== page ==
Caveat: It is reported that this treatment will remove "blueing" from steel. I don't know whether it will attack pot metal, as molasses is reported to. It didn't seem to do any damage to brass.

Remember, since this is an acid bath, however mild, you should give the tools a brief baking-soda bath afterward to neutralize any residue. Then, of course, dry thoroughly and immediately oil so they don't rust again.

Lots of web-discussion about this, if you want to dig deeper.

Late addition: The best container I have found so far for soaking handsaw blades is a plastic window-box planter. It's long enough to hold the blades, but not wide enough to lay them down. On the other hand, I can fill it almost deep enough to completely cover them with two quarts of vinegar, and if I toss in a few other tools that need cleanup that raises the level enough to do the job. A gallon of vinegar has so far de-rusted three saw blades and two abused planes.

I tried adding a very small amount of salt in my second attempt (reusing the same vinegar, which still seems to have been effective). I'm not sure whether it made a difference or not.

(The handle of the wire-brush I was using to mechanically loosen some of the rust is now somewhat ebonized, from the iron acetate acting as a stain.)

I haven't yet tried the molasses approach; may give that a spin for the next tool. The fact that we don't have a clear explanation for how it works bothers me...

  • 2
    When you are done you can use the iron acetate to stain some wood.
    – Matt
    Commented Aug 21, 2015 at 1:27
  • 1
    If you use salt along with vinegar yourself I would recommend you do a couple of quick side-by-side comparisons to test efficacy.
    – Graphus
    Commented Aug 21, 2015 at 9:52
  • 1
    I was definitely considering that. Unfortunately I'm out of vinegar at the moment -- it also makes a good driveway weed-killer.
    – keshlam
    Commented Aug 21, 2015 at 10:00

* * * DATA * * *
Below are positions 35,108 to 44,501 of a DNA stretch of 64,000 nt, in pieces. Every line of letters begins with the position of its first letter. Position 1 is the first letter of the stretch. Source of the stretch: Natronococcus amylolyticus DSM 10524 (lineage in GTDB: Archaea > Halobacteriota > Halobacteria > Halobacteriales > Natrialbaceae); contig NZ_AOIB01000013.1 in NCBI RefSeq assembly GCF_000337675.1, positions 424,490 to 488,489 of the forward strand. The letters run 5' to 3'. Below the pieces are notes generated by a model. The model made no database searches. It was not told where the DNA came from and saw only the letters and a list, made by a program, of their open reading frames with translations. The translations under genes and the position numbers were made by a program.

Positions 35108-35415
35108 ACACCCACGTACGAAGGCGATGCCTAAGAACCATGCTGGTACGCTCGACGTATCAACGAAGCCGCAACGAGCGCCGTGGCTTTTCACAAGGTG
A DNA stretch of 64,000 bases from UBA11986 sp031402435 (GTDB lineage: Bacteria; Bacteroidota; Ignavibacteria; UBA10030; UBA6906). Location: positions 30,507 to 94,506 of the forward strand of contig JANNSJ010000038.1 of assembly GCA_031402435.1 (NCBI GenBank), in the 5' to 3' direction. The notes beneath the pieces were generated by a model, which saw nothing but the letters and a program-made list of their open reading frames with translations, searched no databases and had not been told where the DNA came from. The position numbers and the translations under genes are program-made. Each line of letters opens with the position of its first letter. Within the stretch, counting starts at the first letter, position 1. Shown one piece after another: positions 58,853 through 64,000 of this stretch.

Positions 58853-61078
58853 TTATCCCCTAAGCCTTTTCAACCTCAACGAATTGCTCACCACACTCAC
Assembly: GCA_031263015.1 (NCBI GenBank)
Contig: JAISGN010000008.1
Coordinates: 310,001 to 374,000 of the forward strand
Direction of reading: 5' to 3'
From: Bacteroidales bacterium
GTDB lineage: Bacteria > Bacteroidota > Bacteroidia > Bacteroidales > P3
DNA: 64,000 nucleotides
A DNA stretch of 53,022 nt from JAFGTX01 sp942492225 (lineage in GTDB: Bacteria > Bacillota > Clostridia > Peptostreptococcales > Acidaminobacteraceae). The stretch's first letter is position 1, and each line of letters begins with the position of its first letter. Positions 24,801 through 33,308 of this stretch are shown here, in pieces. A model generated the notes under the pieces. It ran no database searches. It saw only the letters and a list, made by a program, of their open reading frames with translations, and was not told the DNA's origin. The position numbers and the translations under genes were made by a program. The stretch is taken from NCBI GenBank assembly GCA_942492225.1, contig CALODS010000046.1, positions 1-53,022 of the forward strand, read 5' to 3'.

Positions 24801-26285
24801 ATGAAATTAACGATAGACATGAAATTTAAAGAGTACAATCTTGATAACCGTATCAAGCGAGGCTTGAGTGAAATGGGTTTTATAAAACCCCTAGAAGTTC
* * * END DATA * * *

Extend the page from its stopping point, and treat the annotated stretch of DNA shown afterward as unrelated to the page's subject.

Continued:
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    The aggressive rust removers also have been reported to damage decorative/brand-name etching. I'm in no rush; slow but safe wins for me.
    – keshlam
    Commented Aug 22, 2015 at 2:07
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    Adding salt makes your bath slightly more acidic by creating an imbalance in the formation of ions from vinegar (aka acetic acid). The more acidic, the more H+ ions, and the more it eats away at rust. (1) NaCL combines with the acetic acid (CH3COOH) to form some HCl (a.k.a muriatic acid) and sodium acetate (Quora). (2) salt's ions Na+ in the water are helps additional acetic acid from releasing their H+ ions -- making it more acid. (cleaning pennies)
    – ww_init_js
    Commented Apr 6, 2018 at 20:34

The easiest and most efficient way is to use Lemon juice + water And remove the leftover by your steel brush or sandpaper

Now it would be much easier to use the steel brush or sandpaper

  • 1
    Welcome to the Woodworking SE. I think you should revise your first statement because I don't believe there's any evidence that diluted lemon juice is particularly easy or the most efficient. For me it would certainly be much easier to use vinegar since I can buy it in bulk, so I wouldn't have to juice a dozen lemons for example! And it can't be said to be most efficient since stronger acids and/or more concentrated solutions will unquestionably be much faster (the difference in speed will be particularly notable on heavy rust encrustations which could take minutes to de-rust vs hours).
    – Graphus
    Commented Jan 11, 2016 at 14:14
  • Lemon juice has a pH of around 2. A grocery-store-bought white vinegar (which comes usually in 5% acetic acid concentration), 2.4. So, in equal proportions in water, lemon juice is 2.5 times (ph is log scale) more acidic than vinegar. If you happen to live on the Amalfi coast, where lemons are plenty, then that might be a cost-effective option. Lemon juice also has natural sugars and other compounds however which you would have to clean. One can buy citric acid in powder form for a modest price, but vinegar is hard to beat when it comes to availability.
    – ww_init_js
    Commented Apr 6, 2018 at 20:53